4 Reasons the Collectibles Market is Exploding, thanks to influencers


Collectible prices are exploding! The famed 1952 Topps Mickey Mantle rookie card sold for 5.2 million earlier this year, Superman and Batman first appearance in comic books sold for over 7 figures. Bored Apes are being sold at Sotheby’s for close to $30 million dollars. People are shelling out hundreds of thousands for JPEG rocks. What is going on here? 

The world has changed drastically from the pandemic. In addition to the many changes globally, people have resorted to collecting things. Here are four main reasons that people have returned to collecting; many of them have to do with our new online personas and the new influencer culture.


The United States Federal Reserve Bank has set interest rates close to zero. While the macroeconomic implications are outside the scope of this blog post, it basically means that this newfound cheap money (since it costs close to zero to borrow) is driving up the prices of basic goods, otherwise known as inflation. Because of this, many are turning toward “hard” assets like real estate to protect against inflation, since holding dollars will just lose value. One of these hard assets is the collectibles market. 

In addition to a hedge on inflation, collectibles also offer a return that is unique. In theory, a 1952 Mickey Mantle baseball card will never ever again be produced. Thus as time moves forward and more cards are lost, destroyed, or damaged, the existing cards become more scarce and thus drives the value up even higher.


FZRAVIE43RNEQYEWQNVB3QCTBYDon’t underestimate nostalgia. We’re seeing a resurgence of it from remakes of our favorite 80s movies and television shows to fashion, video games, and art. There’s a reason why crypto punks’ 8-bit design are so popular. The people that grew up in the 80s collecting cards, comics, and art rediscovered this love and passion during the pandemic and now have a wallet full of disposable income.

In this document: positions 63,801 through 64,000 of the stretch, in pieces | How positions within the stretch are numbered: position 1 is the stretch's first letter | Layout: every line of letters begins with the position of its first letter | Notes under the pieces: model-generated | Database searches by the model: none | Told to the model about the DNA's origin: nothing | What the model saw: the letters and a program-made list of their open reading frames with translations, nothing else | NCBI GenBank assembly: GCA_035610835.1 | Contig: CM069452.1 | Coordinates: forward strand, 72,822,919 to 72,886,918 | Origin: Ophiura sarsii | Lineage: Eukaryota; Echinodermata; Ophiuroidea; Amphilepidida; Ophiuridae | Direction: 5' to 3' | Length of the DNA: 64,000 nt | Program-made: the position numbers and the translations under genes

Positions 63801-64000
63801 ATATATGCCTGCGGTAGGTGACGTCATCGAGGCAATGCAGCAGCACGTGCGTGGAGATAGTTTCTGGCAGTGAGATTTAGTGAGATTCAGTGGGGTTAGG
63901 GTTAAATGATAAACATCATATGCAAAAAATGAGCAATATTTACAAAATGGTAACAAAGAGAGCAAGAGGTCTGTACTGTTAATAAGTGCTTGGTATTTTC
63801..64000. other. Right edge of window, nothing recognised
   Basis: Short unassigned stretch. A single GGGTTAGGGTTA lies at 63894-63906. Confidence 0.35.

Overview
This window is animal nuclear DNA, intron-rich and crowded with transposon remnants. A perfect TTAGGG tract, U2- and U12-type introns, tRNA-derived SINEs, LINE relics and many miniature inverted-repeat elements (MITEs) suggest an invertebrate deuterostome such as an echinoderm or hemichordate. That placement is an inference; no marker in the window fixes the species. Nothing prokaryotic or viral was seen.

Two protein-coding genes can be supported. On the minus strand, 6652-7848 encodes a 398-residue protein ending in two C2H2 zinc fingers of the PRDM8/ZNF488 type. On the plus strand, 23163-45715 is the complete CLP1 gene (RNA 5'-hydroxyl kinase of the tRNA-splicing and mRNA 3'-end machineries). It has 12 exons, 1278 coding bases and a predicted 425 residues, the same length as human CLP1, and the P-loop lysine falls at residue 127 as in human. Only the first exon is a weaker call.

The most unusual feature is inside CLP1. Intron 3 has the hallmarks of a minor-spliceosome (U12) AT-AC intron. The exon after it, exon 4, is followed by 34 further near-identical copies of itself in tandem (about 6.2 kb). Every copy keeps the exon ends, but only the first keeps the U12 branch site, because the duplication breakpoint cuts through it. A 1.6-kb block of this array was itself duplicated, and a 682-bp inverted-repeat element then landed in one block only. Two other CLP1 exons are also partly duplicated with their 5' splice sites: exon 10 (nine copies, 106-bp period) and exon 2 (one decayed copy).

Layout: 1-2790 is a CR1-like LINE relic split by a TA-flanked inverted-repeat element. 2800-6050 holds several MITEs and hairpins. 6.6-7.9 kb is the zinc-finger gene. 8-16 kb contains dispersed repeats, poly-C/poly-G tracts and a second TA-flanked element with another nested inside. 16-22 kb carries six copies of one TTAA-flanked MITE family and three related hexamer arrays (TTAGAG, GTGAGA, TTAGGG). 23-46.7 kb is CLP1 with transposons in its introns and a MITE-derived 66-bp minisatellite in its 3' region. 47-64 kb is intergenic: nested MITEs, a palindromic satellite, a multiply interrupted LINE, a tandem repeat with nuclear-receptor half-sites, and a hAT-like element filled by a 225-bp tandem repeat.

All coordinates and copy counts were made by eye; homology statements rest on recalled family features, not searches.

Actor Rob Gough, the buyer of the 5.2 million Mickey Mantle card, “… always dreamt of owning a 1952 Topps Mickey Mantle since I was a kid collecting cards. It’s the Mona Lisa of sports cards…”


Influencers know a lot about how online status works. While follower count is one metric, not everyone has enough time or wherewithal to be able to grow a following on social media. In order to stand out and feel special, some influencers love to show off something, whether it’s a vacation on a remote island or an adventure in a big exotic city, or a collectible that is rare and special, that everyone following knows your clout.

Previously, we mentioned how the digital landscape is making it hard to know the status of many unique collectibles like art, and so many are moving toward editioned collectibles like cards, comics, and prints and multiples to make it easy for their followers who have varied knowledge. Steph Curry recently got into the game changing his profile picture into the Bored Ape NFT he recently bought for 55 ETH (or ~$180K when he bought it). 


il 570xN.2003255292 12o2Ryan Kaji made close to $30 million dollars opening up toys on YouTube. Now influencers are using that same excitement and anticipation to open up unopened wax packs of Pokemon or vintage sports cards packs. And it’s a big business. Here’s a video for example of an unboxing of a $400K box of Pokemon. If you ever collected cards of any type, the unboxing videos are strangely calming yet exciting.

In the age of abundance people want to grab items that are rare, for financial reasons, but also for status and entertainment purposes. As the real world slowly moves online, collectibles are a fast way for influencers and celebrities to quickly demonstrate their clout and credibility. Continue to see an explosion in this industry in the years to come. What do you collect? Have you been able to grab the things you want in this highly competitive market? Let us know by dropping us an email!

4 Reasons the Collectibles Market is Exploding, thanks to influencers via @famecastmedia

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